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Radio Address to the Nation on Trade Reform

April 25, 1992

A lot of the reports we Americans hear on TV or the radio seem to follow the maxim "Good news is no news." Well, today I'm going to break a few rules and talk about some good news. The story is jobs, jobs created and jobs sustained because of our ability to sell our product and services abroad.

Last week, we received the latest from the economic front. All around the world, more and more people are buying American. Our exports shot up 7 percent in February to a one-month record high of almost $38 billion, closing the deficit gap by 16 percent. If there's any moral to this story, it's a reminder that if Americans want to succeed economically at home, we've got to lead economically abroad. In the past couple of weeks, I've been talking to groups around the country and to leaders from around the world. The message is simple: Expanding free trade abroad means expanding opportunity at home.

America's trade story is good news, not just for our coastal States and port towns but all across America. Here's a sampling: Colorado, about 90,000 jobs supported by trade; about 90,000 in Iowa; Arizona, 120,000 jobs; Tennessee, 150,000 jobs. America's manufacturing exports are more competitive than 10 years ago, our labor more productive. The Chicken Little hysterics of an America under siege may make better copy, but they leave out one little fact: The United States is the leading exporter in the world, bar none.

I don't mean to discount the competition. Our competitors are tough. More and more, America competes in an international marketplace where standing still means falling behind. Some want us to respond to these challenges as if they were a bad dream, just hide under the covers and hope it goes away. They may be talking tough, but they're really running scared. The problem is, they're running the wrong way. The answer isn't to build up our barriers; it's to get other countries to tear down theirs.

Two days ago, I met with the heads of Europe's Common Market. And we talked long and hard about how to bring the Uruguay round of GATT, the world trade negotiations, to a successful conclusion. Such an agreement could pump $5 trillion into the global economy over the next 10 years. The U.S. share would top $1 trillion. That's hundreds of thousands of new American jobs.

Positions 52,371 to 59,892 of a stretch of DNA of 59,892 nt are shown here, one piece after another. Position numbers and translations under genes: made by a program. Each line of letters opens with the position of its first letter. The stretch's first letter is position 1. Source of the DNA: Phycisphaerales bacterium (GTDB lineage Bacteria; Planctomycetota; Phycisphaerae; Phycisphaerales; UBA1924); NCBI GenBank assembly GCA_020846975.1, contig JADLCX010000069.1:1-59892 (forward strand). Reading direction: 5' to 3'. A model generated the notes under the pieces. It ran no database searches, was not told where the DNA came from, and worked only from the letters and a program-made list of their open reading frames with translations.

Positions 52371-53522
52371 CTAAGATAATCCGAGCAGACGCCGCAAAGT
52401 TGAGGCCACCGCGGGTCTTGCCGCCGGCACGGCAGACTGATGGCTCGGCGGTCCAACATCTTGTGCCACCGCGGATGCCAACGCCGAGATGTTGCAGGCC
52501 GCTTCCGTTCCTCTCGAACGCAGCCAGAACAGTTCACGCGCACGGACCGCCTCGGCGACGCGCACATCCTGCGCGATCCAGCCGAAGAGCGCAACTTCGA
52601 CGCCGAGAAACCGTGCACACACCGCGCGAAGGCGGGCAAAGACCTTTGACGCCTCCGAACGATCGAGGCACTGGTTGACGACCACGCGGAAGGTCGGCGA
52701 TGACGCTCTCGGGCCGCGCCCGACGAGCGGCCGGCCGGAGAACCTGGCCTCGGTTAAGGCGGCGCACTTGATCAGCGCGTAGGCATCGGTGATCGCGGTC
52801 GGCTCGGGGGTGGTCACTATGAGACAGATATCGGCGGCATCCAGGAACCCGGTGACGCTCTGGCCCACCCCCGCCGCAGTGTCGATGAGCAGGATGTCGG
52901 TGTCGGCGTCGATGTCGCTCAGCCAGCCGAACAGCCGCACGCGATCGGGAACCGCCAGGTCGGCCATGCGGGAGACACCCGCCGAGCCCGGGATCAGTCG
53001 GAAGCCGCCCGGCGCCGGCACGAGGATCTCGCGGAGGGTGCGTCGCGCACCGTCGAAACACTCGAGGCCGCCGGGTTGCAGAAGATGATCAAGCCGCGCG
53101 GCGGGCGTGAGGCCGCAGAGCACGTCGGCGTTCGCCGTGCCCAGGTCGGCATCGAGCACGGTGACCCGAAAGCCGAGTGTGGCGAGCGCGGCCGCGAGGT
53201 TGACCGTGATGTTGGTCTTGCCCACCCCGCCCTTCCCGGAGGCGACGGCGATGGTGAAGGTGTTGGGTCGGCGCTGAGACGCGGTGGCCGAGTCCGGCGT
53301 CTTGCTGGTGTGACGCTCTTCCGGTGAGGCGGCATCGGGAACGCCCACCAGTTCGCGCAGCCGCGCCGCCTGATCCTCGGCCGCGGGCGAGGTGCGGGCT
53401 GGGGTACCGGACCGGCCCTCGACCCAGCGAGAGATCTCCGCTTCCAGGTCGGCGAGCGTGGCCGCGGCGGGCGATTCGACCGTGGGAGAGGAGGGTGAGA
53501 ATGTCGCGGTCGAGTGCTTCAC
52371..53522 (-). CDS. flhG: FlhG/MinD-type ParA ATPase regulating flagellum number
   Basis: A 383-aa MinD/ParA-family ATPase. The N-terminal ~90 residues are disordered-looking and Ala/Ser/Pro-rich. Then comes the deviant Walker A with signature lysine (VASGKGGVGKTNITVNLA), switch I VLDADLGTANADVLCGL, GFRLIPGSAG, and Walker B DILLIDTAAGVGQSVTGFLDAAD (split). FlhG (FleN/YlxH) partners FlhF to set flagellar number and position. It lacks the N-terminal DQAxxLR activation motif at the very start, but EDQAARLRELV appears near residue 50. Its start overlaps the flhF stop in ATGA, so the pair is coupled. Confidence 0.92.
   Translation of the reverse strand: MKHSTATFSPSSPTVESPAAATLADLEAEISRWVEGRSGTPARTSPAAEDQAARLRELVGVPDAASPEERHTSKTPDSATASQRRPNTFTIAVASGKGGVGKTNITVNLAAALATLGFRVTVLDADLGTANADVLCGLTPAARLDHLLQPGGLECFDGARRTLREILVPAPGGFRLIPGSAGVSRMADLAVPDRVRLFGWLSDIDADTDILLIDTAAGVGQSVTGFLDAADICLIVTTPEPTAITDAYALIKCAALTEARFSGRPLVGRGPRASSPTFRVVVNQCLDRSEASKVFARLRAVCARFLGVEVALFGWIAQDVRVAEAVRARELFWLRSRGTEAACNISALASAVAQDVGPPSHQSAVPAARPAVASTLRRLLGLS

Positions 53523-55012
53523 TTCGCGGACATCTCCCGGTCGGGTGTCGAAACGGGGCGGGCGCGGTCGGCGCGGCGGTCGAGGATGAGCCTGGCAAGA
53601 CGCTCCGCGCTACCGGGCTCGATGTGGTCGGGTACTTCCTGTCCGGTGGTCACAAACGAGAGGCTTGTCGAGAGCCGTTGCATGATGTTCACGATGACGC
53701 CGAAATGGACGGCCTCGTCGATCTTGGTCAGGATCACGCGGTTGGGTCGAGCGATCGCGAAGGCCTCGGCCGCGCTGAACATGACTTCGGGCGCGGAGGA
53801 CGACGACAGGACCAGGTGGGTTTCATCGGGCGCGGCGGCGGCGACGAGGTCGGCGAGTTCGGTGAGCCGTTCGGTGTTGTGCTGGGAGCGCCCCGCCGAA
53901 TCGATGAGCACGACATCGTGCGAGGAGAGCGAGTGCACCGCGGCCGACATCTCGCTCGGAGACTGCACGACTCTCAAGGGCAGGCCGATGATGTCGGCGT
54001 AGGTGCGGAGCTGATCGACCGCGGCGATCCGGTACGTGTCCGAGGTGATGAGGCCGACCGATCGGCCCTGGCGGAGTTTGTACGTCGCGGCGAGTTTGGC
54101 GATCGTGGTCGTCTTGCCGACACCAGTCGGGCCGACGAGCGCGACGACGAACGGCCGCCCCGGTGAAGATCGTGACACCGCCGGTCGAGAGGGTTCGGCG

I don't plan to stop there. We're also negotiating an historic free trade agreement with Mexico and Canada. Listen to these facts: During my Presidency, 45 out of our 50 States have increased their exports with Mexico. Already over the 4 years, exports to Mexico have more than doubled, creating hundreds of thousands of jobs here at home. Clearly, with a successful agreement, we'd export more than ever before, increasing trade with Mexico by $10 billion and creating over 360,000 American jobs. And that's why a North American free trade agreement is in our interest, because it means more jobs right here.

Just this week, the United States took steps to facilitate trade in high-technology goods, an initiative made possible by the rebirth of freedom in formerly Communist lands. We relaxed trade restrictions that served us well during the cold war but no longer serve their purpose. We will eliminate requirements for thousands of export licenses, including many that affected computers, one of our strongest export earners. Trade covered by this deregulation amounts to about $2.5 billion.

The choice is simple. We can either promote protectionism or promote free trade. To my reckoning, no one ever beat the competition by cringing behind a trade barrier. You see, I have faith in free trade because I have faith in the American worker. When trade is free and fair, Americans can beat the competition fair and square.

Thank you for listening. And may God bless the United States of America.

Note: This address was recorded at 7:56 a.m. on April 24 in the Oval Office at the White House for broadcast after 9 a.m. on April 25.

George Bush, Radio Address to the Nation on Trade Reform Online by Gerhard Peters and John T. Woolley, The American Presidency Project

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